[6] Counsel on behalf of the plaintiff argued before the court that it is humanely impossible for legal practitioners to always comply with the time lines set by the court, hence the discretion given to a court to lift any bar and that in the absence of any prejudice suffered by the defendants, their opposition is unnecessary and uncompromising. Counsel for the defendants maintained that the period between February 2015, when the plea and counter claim was filed, and May 2015, when the replication and plea to counterclaim was eventually filed, has not been sufficiently explained. Counsel maintained that too long periods have passed and has not been explained; the founding papers shows no effort or initiative from the plaintiffs to at least alert the defendants of their inability to adhere to the deadlines agreed on in the joint case plan or seek audience with the judge to extend the time lines. This type of behaviour, counsel submits, is unreasonable.

Should the court grand the indulgence and uplift the bar against the plaintiffs?

[7] In this regard, I take into account that the period of delay was relatively short and did not cause the defendants any prejudice. Although the overall objective of the case management system is to expedite the machinery of pleadings and ultimately the proceedings as a whole, there will always be some cases where delays are experienced for a variety of reasons. To adopt an implausible rigid attitude may lead to situations where a litigating party is prevented from fairly ventilating his or her case. I accept that there will be cases where the negligence or carelessness on the part of a litigant is of such a nature that the court will not assist. This case does not strike me as one of these. The explanation given for the delay, although not perfect, is nonetheless reasonable and acceptable.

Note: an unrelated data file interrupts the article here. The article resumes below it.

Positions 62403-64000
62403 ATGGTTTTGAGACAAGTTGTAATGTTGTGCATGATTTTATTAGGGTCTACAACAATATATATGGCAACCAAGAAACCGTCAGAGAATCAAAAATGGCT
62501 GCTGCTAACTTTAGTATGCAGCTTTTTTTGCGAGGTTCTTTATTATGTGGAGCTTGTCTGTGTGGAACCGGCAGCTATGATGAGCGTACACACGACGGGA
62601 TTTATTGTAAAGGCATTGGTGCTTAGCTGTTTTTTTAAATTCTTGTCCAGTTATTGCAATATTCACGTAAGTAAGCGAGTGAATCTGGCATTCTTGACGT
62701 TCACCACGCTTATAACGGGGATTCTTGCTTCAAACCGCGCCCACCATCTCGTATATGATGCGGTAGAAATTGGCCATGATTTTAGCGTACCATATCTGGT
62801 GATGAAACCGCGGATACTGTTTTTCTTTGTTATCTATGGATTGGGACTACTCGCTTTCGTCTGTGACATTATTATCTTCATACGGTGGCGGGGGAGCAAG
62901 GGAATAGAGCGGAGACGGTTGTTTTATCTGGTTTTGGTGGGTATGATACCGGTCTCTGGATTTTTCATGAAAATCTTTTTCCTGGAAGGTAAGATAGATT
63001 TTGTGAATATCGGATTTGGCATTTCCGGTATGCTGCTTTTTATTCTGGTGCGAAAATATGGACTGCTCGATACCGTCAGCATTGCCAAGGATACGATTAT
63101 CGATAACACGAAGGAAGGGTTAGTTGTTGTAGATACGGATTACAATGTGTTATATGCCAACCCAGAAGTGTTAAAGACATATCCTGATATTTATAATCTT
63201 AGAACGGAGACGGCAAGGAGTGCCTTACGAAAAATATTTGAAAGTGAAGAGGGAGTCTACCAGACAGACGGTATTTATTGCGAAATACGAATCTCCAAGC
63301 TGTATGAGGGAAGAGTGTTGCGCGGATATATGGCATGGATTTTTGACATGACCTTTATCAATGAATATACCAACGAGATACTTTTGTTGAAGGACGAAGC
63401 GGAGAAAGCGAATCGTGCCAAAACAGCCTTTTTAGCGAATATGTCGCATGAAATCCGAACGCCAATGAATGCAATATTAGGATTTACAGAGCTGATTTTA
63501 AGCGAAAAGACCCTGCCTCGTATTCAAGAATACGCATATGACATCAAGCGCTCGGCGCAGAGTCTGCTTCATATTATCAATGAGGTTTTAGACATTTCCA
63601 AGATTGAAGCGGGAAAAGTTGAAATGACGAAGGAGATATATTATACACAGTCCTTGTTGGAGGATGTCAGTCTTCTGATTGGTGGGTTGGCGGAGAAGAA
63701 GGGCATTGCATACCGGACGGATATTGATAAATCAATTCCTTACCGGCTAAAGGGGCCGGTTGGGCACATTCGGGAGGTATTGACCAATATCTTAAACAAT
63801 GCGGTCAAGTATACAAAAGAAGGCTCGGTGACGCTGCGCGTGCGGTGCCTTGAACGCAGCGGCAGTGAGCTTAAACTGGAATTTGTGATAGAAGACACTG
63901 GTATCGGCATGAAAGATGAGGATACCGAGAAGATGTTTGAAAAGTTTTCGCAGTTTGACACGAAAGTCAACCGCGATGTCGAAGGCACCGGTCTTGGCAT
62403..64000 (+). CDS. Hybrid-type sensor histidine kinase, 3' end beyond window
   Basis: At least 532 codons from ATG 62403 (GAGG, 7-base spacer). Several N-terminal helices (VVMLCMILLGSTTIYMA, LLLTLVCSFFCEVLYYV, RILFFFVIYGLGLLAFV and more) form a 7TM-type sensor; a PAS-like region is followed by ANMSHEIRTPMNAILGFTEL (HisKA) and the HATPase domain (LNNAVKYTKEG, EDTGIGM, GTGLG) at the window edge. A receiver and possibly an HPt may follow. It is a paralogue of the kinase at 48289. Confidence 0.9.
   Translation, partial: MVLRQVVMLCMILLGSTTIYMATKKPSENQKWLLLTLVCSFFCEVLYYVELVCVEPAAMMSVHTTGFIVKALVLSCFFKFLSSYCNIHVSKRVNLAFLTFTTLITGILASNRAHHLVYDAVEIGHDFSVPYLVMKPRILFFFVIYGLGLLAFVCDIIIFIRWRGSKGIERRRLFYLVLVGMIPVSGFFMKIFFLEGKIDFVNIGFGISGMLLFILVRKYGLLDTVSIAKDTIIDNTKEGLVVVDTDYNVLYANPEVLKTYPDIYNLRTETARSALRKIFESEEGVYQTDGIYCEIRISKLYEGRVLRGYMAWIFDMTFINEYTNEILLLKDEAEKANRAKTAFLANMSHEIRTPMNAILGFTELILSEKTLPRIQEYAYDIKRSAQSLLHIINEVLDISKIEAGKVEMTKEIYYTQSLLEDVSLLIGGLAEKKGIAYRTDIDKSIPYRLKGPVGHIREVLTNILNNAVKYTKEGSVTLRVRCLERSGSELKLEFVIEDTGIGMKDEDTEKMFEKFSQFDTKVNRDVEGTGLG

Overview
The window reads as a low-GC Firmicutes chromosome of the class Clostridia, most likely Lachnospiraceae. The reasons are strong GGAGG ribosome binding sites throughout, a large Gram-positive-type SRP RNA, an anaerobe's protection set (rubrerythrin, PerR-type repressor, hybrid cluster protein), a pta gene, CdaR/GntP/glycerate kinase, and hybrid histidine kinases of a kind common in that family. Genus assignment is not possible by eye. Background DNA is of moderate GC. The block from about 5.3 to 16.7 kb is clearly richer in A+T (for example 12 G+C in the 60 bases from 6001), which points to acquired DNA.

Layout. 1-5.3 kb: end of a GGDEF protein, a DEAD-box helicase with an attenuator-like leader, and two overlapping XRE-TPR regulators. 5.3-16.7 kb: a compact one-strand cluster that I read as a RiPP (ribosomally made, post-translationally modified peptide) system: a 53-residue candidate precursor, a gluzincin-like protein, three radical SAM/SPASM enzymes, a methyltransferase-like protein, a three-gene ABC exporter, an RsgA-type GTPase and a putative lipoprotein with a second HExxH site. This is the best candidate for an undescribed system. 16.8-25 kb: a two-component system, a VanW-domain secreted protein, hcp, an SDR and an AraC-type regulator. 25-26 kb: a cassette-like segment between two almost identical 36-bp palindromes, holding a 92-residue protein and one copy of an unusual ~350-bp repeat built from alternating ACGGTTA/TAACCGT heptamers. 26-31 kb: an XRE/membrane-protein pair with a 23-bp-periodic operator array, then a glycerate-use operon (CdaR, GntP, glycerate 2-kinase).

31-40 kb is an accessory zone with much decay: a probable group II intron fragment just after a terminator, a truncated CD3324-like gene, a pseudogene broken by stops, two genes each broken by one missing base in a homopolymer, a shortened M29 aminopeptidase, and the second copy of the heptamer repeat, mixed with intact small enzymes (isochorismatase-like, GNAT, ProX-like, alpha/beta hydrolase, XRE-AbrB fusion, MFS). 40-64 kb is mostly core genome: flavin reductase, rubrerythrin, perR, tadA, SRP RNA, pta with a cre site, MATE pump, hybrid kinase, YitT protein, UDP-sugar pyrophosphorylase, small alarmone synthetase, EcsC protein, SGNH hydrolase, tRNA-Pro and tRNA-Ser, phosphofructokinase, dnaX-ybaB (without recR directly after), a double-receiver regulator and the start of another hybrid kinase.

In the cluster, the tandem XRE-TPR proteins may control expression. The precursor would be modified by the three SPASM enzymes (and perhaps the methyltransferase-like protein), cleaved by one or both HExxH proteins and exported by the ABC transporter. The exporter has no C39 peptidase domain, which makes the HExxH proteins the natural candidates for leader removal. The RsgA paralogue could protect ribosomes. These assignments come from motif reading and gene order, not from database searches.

Costs

[8] The plaintiff seeks an indulgence and the opposition thereto was not unreasonable. The plaintiffs should in my view pay the defendants’ costs which shall be limited to that of one instructing and one instructed counsel. In my view, the matter did not warrant the engagement of two counsels.

Order

[9] In that respect, I make the following order:

1. The plaintiffs are granted leave to file their plea to the defendant’s counterclaim and replication.

2. The plaintiffs are ordered, jointly and severally, to pay the defendants’ costs which shall include the costs of one instructing and one instructed counsel.

3. A further Case Management Conference is scheduled for the 31 March 2016 at 15h30.

PJ Miller,

Acting

APPEARANCE:

Plaintiff S Namandje.

Of Sisa Namandje & Co Inc, Windhoek

Defendants R Totemeyer, SC & D Obbes

Instructed by Engling, Stritter & Partners, Windhoek

[1] (A 245-2014) [2015] NAHCMD 215 (4 September 2015), para 12-19 of the judgment.

[2] Cairns' Executors v Gaarn1912 AD 181 at p 186.

[3] Leweis v Sampoio 2000 NR 186 (SC).


Download